Letter from Clara Zetkin

Wilhelmshöhe, 17 November 1918

My dearest Rosa,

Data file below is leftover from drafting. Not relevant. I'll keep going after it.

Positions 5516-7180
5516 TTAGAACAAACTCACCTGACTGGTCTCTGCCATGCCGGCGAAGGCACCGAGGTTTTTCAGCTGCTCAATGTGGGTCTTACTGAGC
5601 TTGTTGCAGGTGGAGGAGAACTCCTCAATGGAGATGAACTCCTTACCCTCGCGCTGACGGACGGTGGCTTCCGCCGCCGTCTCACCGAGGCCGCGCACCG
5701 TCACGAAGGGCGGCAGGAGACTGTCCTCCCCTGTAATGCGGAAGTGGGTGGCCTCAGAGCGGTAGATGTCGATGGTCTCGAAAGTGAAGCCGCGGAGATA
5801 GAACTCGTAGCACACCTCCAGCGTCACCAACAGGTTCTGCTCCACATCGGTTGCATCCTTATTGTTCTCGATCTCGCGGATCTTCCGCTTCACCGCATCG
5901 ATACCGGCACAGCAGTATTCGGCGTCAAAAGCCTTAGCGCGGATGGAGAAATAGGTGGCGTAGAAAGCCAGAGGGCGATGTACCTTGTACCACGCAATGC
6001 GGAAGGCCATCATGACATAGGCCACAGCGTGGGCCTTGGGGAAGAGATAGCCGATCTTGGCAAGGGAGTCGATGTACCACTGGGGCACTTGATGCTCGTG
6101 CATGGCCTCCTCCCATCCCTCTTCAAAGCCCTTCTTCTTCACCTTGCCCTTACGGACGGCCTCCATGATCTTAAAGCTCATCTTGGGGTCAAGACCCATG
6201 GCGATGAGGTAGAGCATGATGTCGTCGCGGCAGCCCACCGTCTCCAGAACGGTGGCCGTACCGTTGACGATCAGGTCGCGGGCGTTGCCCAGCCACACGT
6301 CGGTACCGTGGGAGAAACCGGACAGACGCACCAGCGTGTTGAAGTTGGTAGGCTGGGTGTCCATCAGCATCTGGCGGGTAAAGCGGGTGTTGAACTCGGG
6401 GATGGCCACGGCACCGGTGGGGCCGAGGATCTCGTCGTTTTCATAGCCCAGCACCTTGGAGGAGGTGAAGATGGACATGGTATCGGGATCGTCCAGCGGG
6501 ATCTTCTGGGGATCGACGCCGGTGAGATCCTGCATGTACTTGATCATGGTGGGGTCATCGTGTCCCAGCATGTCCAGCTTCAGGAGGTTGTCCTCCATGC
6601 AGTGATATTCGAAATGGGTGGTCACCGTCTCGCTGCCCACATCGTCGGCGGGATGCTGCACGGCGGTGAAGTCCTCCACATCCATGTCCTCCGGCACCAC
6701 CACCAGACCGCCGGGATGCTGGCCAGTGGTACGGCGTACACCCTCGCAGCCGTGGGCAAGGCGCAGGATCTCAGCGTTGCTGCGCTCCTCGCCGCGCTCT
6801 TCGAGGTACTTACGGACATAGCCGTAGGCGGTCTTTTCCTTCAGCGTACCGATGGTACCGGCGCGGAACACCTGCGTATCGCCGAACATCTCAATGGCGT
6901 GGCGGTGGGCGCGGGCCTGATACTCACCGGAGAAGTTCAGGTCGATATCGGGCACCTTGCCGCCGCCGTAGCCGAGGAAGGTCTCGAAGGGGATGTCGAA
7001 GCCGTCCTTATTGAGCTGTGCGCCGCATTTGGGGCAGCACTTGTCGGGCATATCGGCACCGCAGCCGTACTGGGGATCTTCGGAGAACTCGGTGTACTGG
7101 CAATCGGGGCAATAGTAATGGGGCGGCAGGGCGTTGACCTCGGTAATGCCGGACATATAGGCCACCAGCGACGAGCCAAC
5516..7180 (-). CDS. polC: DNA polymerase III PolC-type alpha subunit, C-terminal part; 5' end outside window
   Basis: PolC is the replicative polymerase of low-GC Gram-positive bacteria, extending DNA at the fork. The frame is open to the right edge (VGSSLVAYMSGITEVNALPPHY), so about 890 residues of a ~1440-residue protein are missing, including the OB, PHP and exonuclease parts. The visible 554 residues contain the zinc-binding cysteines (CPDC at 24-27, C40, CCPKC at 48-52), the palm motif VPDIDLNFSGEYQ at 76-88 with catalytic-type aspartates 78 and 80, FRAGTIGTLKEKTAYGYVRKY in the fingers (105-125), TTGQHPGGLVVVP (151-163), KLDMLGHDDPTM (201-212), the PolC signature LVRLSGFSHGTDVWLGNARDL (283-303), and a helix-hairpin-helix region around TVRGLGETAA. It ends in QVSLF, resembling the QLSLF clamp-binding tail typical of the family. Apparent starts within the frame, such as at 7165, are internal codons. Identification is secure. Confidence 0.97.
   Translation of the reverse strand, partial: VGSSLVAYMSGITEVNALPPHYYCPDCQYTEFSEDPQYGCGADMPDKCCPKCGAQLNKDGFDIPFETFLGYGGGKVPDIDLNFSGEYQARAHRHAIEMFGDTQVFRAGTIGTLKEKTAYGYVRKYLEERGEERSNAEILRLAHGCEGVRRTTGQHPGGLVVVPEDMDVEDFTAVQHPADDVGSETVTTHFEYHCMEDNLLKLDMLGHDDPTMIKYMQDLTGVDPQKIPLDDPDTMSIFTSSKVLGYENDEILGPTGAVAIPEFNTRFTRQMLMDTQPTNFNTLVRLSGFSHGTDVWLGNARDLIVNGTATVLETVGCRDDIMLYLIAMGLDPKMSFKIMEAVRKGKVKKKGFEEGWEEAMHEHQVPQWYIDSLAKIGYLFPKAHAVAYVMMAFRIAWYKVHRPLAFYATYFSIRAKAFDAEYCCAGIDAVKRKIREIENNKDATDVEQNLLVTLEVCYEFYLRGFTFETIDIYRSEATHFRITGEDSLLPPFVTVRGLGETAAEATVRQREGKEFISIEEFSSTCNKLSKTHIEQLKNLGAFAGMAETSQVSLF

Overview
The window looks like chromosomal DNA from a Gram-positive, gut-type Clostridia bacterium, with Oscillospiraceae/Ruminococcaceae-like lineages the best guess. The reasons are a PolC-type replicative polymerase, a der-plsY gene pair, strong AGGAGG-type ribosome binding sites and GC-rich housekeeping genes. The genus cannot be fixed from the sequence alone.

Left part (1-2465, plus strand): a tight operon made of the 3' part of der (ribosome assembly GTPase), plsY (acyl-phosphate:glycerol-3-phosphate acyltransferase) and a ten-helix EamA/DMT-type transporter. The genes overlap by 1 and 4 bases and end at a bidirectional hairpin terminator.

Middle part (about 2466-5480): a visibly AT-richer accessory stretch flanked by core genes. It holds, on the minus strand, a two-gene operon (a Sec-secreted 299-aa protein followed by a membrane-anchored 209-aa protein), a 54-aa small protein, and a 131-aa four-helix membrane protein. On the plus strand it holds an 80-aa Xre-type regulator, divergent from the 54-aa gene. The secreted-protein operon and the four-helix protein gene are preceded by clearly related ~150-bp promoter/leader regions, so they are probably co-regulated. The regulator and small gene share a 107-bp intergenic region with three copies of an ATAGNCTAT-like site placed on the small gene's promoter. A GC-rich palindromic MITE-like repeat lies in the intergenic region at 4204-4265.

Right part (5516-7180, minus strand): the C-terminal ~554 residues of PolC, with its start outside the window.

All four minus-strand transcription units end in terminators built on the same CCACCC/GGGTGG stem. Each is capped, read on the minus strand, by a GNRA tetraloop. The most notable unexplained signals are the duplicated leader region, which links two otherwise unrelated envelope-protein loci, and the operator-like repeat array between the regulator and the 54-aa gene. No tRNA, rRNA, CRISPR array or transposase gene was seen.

Can you imagine how happy I was to finally hear your voice again yesterday? For only then will you be able to gauge how unhappy and angry that I was not able to better understand you and make myself better understood. Oh, Rosa, life is full of questions I need to discuss with you. You know how little I trust my own judgement. And although I am surrounded by kind people here, whose opinions and views certainly inspire me, there is no one whose assessment of the situation could provide me with any real guidance or self-understanding. I am forced to rely on myself alone, and yet I still haven’t returned to my old vitality and freshness. This is why my need to see you is stronger than ever, all personal emotions aside. I understand, of course, that you cannot leave now. I therefore intend to pay you a visit as soon as possible. So don’t be surprised when I just turn up on of these days. And I have been wondering whether I wouldn’t be far more useful in Berlin than here in the first place. I get the feeling Stuttgart isn’t the place for me to be most effective. And I’d really like to do more than edit the Leipzig women’s paper1.